The Ballot For RideLondon’s Shorter Route Is Open Now

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The public ballot for the Prudential RideLondon-Surrey 100 is long gone, but here’s a second chance to cycle past some of the London’s grandest sights on closed roads with the opening of the ballot for the 2019 Prudential RideLondon-Surrey 46.

For those who are unfamiliar with it, the 46 was added to the main RideLondon event in 2016, and is a shorter (unsurprisingly, 46-mile) version of the full 100-mile route, geared towards newer and younger cyclists. It also costs a pleasingly symmetrical £46.

It’s a great chance to ensure that those who’d find 100 miles challenging – or simply don’t meet the minimum age of 18 for the 100 – can still enjoy a similar experience.

The non-competitive event starts at Queen Elizabeth Olympic Park, with a route that follows the 100 course for the first 27 miles to take in Richmond Park, Bushy Park and Thames crossings at Kingston and Hampton Court, then takes a neat two-mile shortcut to avoid the steep climbs of Box Hill and Newlands Corner, rejoining for the glorious final 17 miles. The route takes riders along the Embankment and up through Parliament Square, then turns on to Trafalgar Square and goes through Admiralty Arch before finishing at The Mall in front of Buckingham Palace.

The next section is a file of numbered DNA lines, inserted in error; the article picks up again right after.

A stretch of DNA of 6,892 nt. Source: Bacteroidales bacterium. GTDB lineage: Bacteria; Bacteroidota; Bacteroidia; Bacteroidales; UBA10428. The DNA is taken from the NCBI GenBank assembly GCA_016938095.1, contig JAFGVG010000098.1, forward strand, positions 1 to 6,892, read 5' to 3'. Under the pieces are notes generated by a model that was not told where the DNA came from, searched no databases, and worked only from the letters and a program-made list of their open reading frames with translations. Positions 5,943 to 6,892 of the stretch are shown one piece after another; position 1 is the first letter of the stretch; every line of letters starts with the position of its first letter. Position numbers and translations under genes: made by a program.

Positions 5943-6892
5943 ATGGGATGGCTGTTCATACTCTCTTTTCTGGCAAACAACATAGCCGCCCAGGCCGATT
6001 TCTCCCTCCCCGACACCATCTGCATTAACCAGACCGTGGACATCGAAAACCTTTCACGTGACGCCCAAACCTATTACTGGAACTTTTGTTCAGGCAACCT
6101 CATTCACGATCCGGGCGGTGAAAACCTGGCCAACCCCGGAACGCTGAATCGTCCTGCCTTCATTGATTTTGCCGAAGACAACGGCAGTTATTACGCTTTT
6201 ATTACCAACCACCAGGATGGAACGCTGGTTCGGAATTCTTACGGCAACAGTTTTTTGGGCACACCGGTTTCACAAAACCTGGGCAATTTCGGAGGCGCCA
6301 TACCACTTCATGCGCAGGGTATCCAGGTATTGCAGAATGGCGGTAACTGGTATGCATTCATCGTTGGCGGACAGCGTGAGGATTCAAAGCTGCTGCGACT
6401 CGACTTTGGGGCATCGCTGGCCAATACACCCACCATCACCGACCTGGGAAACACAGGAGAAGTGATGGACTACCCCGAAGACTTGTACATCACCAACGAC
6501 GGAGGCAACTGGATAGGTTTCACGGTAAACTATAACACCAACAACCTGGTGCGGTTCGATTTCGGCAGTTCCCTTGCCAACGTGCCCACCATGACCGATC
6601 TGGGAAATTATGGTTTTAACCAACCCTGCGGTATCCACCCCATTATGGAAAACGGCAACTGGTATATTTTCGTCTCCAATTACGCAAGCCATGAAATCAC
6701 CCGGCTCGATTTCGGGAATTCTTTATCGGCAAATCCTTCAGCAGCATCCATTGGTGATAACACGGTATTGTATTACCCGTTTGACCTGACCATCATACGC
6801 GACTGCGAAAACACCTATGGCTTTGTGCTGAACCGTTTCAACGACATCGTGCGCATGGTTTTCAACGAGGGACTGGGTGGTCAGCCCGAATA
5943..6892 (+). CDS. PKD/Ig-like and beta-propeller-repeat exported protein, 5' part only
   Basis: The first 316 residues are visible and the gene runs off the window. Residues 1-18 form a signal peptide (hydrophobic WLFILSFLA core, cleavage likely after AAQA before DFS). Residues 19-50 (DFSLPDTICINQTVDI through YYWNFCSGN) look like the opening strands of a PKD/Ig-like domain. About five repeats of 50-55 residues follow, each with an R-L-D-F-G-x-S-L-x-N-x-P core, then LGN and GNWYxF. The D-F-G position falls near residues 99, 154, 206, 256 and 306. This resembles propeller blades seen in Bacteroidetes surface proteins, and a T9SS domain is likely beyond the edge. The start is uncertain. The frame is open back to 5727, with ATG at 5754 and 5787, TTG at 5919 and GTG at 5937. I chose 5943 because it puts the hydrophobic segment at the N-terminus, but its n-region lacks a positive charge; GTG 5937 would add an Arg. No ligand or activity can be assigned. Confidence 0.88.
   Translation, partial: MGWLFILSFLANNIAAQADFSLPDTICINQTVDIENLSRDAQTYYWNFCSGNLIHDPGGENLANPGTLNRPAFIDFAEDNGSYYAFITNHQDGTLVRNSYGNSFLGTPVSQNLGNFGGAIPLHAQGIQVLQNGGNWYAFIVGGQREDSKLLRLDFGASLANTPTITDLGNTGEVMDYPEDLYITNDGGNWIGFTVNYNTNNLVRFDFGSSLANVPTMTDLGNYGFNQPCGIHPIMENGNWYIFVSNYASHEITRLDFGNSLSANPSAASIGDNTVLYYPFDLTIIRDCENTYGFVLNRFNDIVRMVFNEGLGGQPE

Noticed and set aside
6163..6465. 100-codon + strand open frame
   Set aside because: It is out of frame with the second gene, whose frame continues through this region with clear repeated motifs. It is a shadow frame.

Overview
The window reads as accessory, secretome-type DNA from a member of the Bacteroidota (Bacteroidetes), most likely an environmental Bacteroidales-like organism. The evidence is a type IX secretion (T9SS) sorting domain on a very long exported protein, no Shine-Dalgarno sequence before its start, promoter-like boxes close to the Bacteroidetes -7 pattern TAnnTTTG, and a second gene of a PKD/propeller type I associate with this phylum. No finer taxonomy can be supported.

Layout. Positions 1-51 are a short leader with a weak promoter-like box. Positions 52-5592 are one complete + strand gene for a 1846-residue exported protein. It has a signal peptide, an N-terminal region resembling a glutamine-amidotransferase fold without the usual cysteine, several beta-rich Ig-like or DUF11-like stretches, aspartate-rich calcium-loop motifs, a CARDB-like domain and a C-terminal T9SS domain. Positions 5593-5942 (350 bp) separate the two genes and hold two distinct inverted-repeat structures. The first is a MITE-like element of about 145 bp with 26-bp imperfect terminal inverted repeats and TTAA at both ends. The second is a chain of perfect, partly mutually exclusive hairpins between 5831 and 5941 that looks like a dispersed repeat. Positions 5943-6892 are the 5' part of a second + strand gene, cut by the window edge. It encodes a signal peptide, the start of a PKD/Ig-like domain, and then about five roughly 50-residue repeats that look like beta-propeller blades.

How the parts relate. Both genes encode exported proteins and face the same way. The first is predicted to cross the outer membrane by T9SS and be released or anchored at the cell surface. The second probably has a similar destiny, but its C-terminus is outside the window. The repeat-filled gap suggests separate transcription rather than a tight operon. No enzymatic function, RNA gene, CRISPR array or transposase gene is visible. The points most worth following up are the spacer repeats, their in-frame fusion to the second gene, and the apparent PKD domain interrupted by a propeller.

The 2019 sportive will take place on the weekend of 3rd and 4th August, and is expected to welcome over 100,000 riders across seven events. On the Saturday there will be the Prudential RideLondon FreeCycle, the professional women’s Prudential RideLondon Classique race and the Brompton World Championship. The 100, 46 and 19 run on the Sunday, as does the Prudential RideLondon Classic, which will see the best male riders on the planet battle out for glory.

If your ballot application is unsuccessful, all is not lost. There is the option to take a charity spot and raise money for a good cause. Bookmark this list of charities with RideLondon-Surrey race places just in case.

Enter the ballot | Race place £46

Advice For RideLondon

Jake Stones

Jake was formely an intern for Coach and now contributes workouts from some of London’s top trainers. As well as training in the gym and running, he’s competed in the eight-hours-long overnight event Europe's Toughest Mudder twice and the 24-hours-long World's Toughest Mudder once.